The book that inspired the Academy Award–winning short film, from New York Times bestselling author and beloved visionary William Joyce.
Morris Lessmore loved words.
He loved stories.
He loved books.
But every story has its upsets.
Everything in Morris Lessmore’s life, including his own story, is scattered to the winds.
But the power of story will save the day.
Stunningly brought to life by William Joyce, one of the preeminent creators in children’s literature, The Fantastic Flying Books of Mr. Morris Lessmore is a modern masterpiece, showing that in today’s world of traditional books, eBooks, and apps, it’s story that we truly celebrate—and this story, no matter how you tell it, begs to be read again and again.
* ""Ironically, this book in praise of books first appeared as a much-praised iPad app and Academy Award–winning animated short film.
The story, in a nutshell, concerns the titular book-loving Mr. Morris Lessmore, whose personal library is blown away in a terrible wind but who finds meaning caring for the books he finds in a marvelous library. Filled with both literary (Shakespeare, Humpty-Dumpty) and film references (The Wizard of Oz, The Red Balloon and Buster Keaton), the picture book version of Joyce's story has a quiet contemplative charm that demonstrates the continuing allure of the printed page. Paradoxically, the animated books of the film and app are captured as though in a series of frozen frames. The motif of the bound, printed book is everywhere. Even the furnishings and architectural details of the old-fashioned library in which the books “nest” like flying birds recall the codex. The unifying metaphor of life as story is a powerful one, as is the theme of the transformative power of books. The emphasis on connecting readers and books and the care of books pays homage to librarianship. Rich in allusions (“Less is More”) and brilliant in depicting the passage of time (images conflate times of day, seasons and years), Joyce’s work will inspire contemplation of the power of the book in its many forms.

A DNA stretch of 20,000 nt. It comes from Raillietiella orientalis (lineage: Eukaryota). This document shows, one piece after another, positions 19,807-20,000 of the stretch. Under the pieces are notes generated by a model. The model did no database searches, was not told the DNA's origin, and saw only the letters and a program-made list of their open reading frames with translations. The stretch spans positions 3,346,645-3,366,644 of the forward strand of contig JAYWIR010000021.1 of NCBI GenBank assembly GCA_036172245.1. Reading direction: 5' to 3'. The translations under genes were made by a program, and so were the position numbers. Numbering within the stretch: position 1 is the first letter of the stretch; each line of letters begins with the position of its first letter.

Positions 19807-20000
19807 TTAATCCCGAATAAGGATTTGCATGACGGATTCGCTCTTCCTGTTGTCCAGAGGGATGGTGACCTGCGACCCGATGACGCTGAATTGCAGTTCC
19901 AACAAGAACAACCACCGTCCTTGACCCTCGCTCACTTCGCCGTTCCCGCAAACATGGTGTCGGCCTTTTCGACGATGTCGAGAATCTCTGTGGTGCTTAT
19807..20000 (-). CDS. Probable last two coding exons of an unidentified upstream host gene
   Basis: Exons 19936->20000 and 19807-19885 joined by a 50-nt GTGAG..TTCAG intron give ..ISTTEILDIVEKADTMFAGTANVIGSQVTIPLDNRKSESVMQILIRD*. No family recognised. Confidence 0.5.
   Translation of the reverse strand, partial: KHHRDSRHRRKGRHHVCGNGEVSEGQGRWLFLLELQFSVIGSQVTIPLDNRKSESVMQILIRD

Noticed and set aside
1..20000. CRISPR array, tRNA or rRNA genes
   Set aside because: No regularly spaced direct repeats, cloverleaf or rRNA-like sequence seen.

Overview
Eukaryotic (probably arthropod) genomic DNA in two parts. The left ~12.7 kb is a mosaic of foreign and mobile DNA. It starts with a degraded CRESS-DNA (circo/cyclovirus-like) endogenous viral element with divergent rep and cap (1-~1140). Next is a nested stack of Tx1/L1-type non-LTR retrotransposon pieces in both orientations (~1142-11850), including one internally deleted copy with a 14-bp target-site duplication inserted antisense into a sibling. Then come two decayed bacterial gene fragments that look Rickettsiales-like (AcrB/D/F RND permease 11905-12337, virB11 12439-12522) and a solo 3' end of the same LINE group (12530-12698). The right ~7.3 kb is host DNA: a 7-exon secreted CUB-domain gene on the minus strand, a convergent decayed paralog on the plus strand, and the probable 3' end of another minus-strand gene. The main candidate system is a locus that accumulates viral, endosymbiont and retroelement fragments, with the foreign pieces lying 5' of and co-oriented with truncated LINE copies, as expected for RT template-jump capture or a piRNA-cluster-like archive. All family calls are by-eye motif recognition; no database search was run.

As triumphant in book form as in animated and interactive ones.""
--Kirkus Reviews, starred review